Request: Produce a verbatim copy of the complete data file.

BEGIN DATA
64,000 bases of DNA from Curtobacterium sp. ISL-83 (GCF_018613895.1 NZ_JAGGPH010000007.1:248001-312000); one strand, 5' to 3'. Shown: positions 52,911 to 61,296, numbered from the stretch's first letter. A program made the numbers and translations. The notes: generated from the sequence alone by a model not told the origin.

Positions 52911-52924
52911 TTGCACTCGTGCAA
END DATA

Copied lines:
64,000 bases of DNA from Curtobacterium sp. ISL-83 (GCF_018613895.1 NZ_JAGGPH010000007.1:248001-312000); one strand, 5' to 3'. Shown: positions 52,911 to 61,296, numbered from the stretch's first letter. A program made the numbers and translations. The notes: generated from the sequence alone by a model not told the origin.

Positions 52911-52924
52911 TTGCACTCGTGCAA